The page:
But as she stood smoking a cigarette, Schuler’s eyes watered thinking about her grandson, whom she raised until he was 3. The boy is in foster care, but his cars stayed behind.
“I’ll go find another homeless encampment if I have to. I’ll take as little as I can, but I gotta take my grandson’s toys.”
For the last few months, Orange County has been methodically and deliberately clearing the massive homeless encampments along the banks of the Santa Ana River. They started at the Pacific Ocean and moved north. Beginning Monday, the Orange County Sheriff’s Department will start clearing the last and largest encampment near Angel Stadium in Anaheim. Officials estimate that between 500 and 1,000 people live there. [Article]|
|by BENJAMIN ORESKES, Los Angeles Times. 2018-01-22|
|County and City Pensions Still Underfunded Despite 2017 Bull Market|
|Even after strong investment earnings last year, the pension funds for the county and city of San Diego are still short a combined $6.25 billion of the retirement money promised to former and current employees.
The shortfall, known as an unfunded pension liability, is the difference between pension fund assets in the bank and liabilities, or the cost of pension benefits accrued by retirees and current employees. [Article]|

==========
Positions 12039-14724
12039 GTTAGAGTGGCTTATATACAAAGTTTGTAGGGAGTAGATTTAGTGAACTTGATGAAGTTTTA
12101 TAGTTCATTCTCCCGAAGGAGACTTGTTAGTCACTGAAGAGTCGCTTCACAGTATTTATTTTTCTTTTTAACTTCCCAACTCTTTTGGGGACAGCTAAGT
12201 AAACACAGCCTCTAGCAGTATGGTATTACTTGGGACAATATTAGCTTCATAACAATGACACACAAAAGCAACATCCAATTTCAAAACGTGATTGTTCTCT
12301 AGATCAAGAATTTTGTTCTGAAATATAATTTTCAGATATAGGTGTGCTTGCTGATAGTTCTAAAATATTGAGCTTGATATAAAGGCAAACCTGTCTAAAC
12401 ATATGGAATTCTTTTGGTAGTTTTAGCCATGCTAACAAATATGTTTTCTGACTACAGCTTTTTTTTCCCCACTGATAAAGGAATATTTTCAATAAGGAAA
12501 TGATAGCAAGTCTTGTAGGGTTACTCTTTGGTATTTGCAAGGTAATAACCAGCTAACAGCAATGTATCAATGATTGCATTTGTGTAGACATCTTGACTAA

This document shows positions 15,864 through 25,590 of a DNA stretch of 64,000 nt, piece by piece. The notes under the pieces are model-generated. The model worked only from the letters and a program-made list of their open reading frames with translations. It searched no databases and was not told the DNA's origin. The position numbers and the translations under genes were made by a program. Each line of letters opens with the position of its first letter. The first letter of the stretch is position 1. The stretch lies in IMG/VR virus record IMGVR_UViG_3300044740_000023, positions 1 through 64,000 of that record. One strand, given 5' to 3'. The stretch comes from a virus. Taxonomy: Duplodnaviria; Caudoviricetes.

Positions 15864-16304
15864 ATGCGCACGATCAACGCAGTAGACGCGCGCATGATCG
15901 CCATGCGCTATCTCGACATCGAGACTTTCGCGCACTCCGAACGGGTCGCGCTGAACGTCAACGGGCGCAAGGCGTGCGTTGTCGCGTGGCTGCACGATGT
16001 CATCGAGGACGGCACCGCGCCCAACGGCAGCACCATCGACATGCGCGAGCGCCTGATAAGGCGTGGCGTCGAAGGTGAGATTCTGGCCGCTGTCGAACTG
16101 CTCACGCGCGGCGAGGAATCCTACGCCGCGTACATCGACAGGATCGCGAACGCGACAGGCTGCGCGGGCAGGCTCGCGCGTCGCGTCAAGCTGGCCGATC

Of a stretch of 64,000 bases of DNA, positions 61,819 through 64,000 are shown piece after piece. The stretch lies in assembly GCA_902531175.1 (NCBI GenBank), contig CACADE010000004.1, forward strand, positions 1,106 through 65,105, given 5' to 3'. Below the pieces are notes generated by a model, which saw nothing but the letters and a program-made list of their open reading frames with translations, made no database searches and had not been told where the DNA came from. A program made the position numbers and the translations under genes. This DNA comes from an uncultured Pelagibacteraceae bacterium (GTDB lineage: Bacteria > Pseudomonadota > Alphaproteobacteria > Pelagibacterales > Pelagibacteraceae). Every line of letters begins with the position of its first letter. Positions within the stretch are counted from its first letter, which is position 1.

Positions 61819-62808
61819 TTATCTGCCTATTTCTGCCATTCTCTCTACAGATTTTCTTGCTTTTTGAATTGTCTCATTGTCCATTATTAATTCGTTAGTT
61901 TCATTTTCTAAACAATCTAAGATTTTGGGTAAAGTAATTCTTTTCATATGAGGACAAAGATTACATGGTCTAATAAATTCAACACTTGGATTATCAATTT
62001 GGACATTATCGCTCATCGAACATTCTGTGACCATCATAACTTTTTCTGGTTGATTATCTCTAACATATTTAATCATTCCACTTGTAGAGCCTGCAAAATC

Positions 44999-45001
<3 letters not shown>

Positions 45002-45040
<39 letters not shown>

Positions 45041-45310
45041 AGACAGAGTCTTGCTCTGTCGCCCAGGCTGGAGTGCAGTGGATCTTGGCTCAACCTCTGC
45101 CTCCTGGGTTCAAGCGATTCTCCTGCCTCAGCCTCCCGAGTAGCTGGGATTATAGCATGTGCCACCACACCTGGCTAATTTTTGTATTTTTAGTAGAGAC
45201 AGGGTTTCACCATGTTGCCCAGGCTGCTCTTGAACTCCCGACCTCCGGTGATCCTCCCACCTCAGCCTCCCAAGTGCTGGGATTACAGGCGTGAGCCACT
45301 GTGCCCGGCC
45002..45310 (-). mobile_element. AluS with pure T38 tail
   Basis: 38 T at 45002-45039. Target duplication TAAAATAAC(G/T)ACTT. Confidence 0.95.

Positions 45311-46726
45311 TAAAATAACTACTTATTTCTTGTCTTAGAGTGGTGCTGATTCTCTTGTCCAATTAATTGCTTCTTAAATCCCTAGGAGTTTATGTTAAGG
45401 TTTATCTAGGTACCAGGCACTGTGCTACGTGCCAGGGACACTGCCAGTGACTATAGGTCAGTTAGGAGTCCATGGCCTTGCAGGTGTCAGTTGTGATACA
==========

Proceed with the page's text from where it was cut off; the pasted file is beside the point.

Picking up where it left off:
|by ASHLY McGLONE, Voice of San Diego. 2018-01-22|
|County working to update McClellan-Palomar Airport|
|CARLSBAD, Calif. -- San Diego County is finishing a four-year process to update the 20-year master plan for the McClellan-Palomar Airport.
Throughout the process, the county is working with the public, business, local cities and the FAA.
The plan’s focus is on modernizing the airport to FAA design standards and improving efficiency.
The plan is set to be considered by the County Board of Supervisors later in 2018. [Article]|
|by ZAC SELF, KNSD NBC San Diego. 2018-01-22|
|County planning commission recommends approval of climate action|
|SAN DIEGO (COUNTY NEWS SERVICE) — The San Diego County Planning Commission voted 6-1 last week to recommend that the County’s Board of Supervisors approve the County’s revised Climate Action Plan, with some modifications.
The Board of Supervisors is scheduled to consider the revised Climate Action Plan and the Planning Commission’s recommendation Feb 14.